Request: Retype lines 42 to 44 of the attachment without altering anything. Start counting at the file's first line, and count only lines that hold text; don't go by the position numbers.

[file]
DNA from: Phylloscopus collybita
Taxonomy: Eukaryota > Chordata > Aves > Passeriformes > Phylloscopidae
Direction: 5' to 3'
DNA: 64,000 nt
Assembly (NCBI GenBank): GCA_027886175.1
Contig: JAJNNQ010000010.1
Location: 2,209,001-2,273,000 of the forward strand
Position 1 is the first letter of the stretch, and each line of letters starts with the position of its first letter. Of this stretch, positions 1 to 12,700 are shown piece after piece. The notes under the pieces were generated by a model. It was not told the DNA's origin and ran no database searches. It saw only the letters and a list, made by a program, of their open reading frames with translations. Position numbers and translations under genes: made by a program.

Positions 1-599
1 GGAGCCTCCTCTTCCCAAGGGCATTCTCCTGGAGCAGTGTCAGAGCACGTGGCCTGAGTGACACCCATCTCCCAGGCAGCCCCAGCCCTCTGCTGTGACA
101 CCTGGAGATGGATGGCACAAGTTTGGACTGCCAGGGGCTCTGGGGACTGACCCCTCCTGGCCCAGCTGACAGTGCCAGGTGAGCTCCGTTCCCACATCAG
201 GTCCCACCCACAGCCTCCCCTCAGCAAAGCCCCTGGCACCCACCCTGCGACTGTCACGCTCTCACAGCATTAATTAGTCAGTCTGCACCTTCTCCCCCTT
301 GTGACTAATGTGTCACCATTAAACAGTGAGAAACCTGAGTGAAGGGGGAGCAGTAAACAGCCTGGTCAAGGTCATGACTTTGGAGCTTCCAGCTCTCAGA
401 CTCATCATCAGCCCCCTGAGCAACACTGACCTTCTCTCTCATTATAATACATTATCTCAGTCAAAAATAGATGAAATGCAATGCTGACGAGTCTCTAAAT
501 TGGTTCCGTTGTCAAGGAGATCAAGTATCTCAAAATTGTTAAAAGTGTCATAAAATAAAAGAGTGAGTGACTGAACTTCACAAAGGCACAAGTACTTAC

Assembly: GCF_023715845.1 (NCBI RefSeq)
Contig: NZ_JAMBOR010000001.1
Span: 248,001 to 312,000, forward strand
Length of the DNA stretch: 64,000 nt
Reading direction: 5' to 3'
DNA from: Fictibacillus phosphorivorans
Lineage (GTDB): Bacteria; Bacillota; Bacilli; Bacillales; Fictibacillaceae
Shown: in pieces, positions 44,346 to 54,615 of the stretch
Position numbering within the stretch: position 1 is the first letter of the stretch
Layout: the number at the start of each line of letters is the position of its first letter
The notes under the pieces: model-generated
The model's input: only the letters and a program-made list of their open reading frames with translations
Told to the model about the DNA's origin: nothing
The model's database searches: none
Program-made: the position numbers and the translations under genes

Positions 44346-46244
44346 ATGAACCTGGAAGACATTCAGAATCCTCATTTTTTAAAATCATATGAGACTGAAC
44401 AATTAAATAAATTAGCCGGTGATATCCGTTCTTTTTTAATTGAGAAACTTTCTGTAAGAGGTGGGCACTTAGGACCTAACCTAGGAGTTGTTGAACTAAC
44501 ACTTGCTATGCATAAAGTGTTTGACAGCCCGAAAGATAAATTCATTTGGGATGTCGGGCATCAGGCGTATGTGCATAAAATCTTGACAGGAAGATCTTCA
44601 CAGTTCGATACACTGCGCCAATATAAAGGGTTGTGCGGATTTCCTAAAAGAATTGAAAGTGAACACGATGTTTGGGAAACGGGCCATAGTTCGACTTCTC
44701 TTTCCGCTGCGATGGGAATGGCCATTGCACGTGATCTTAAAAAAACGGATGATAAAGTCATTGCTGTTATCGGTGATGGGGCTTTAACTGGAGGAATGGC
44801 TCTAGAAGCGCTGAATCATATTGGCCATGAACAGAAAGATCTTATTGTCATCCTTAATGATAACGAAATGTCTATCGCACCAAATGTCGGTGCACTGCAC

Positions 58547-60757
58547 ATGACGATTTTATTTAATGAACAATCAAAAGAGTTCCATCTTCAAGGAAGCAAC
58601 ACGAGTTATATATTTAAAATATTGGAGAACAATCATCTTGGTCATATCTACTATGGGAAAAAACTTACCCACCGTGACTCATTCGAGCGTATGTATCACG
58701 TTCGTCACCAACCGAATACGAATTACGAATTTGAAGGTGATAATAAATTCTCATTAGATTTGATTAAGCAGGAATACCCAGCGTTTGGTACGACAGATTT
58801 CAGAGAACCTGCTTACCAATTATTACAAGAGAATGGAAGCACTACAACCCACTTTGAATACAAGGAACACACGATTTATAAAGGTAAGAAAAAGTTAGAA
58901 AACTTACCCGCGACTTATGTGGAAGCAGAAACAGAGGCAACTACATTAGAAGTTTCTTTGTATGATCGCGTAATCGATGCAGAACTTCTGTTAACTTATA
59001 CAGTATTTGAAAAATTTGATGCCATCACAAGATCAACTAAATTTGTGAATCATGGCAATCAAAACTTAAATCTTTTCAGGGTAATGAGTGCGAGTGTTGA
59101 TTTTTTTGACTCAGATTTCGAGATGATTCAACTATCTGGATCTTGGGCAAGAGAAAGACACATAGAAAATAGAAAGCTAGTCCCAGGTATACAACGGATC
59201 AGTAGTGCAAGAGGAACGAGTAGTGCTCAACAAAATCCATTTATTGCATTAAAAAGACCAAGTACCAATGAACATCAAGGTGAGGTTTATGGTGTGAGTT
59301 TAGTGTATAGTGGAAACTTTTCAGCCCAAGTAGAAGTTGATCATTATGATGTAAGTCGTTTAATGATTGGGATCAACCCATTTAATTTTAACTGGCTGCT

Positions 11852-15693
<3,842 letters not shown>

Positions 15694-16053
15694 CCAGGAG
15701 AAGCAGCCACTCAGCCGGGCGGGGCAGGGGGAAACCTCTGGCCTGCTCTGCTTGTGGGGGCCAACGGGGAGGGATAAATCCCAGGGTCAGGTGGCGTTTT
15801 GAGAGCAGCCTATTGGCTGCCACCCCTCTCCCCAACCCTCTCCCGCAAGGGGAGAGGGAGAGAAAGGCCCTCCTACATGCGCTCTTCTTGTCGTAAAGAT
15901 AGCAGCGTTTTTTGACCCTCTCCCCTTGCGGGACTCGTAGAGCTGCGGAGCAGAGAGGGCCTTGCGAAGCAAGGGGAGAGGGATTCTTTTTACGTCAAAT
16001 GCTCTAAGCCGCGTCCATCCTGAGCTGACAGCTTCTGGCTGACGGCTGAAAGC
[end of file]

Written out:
58801 CAGAGAACCTGCTTACCAATTATTACAAGAGAATGGAAGCACTACAACCCACTTTGAATACAAGGAACACACGATTTATAAAGGTAAGAAAAAGTTAGAA
58901 AACTTACCCGCGACTTATGTGGAAGCAGAAACAGAGGCAACTACATTAGAAGTTTCTTTGTATGATCGCGTAATCGATGCAGAACTTCTGTTAACTTATA
59001 CAGTATTTGAAAAATTTGATGCCATCACAAGATCAACTAAATTTGTGAATCATGGCAATCAAAACTTAAATCTTTTCAGGGTAATGAGTGCGAGTGTTGA